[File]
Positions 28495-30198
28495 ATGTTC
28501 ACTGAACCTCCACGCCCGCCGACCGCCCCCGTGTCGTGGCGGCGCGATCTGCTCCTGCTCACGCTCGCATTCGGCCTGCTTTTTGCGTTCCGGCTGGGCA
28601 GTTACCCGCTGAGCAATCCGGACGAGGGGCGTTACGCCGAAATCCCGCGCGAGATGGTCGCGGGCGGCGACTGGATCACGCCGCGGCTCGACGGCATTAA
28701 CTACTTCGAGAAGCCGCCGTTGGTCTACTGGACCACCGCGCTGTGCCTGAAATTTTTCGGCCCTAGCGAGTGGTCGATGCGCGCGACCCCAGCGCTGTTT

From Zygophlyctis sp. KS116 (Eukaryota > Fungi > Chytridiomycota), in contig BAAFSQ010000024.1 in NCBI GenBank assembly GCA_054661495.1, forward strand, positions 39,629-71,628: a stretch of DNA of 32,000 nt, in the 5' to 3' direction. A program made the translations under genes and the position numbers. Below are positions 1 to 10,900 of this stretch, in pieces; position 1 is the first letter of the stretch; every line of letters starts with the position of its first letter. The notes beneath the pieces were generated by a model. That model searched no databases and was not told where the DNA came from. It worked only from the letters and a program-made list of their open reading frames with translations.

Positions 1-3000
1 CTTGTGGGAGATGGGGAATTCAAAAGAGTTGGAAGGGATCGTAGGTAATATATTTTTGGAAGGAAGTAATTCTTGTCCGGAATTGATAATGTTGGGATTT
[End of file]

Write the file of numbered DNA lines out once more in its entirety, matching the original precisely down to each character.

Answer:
Positions 28495-30198
28495 ATGTTC
28501 ACTGAACCTCCACGCCCGCCGACCGCCCCCGTGTCGTGGCGGCGCGATCTGCTCCTGCTCACGCTCGCATTCGGCCTGCTTTTTGCGTTCCGGCTGGGCA
28601 GTTACCCGCTGAGCAATCCGGACGAGGGGCGTTACGCCGAAATCCCGCGCGAGATGGTCGCGGGCGGCGACTGGATCACGCCGCGGCTCGACGGCATTAA
28701 CTACTTCGAGAAGCCGCCGTTGGTCTACTGGACCACCGCGCTGTGCCTGAAATTTTTCGGCCCTAGCGAGTGGTCGATGCGCGCGACCCCAGCGCTGTTT

From Zygophlyctis sp. KS116 (Eukaryota > Fungi > Chytridiomycota), in contig BAAFSQ010000024.1 in NCBI GenBank assembly GCA_054661495.1, forward strand, positions 39,629-71,628: a stretch of DNA of 32,000 nt, in the 5' to 3' direction. A program made the translations under genes and the position numbers. Below are positions 1 to 10,900 of this stretch, in pieces; position 1 is the first letter of the stretch; every line of letters starts with the position of its first letter. The notes beneath the pieces were generated by a model. That model searched no databases and was not told where the DNA came from. It worked only from the letters and a program-made list of their open reading frames with translations.

Positions 1-3000
1 CTTGTGGGAGATGGGGAATTCAAAAGAGTTGGAAGGGATCGTAGGTAATATATTTTTGGAAGGAAGTAATTCTTGTCCGGAATTGATAATGTTGGGATTT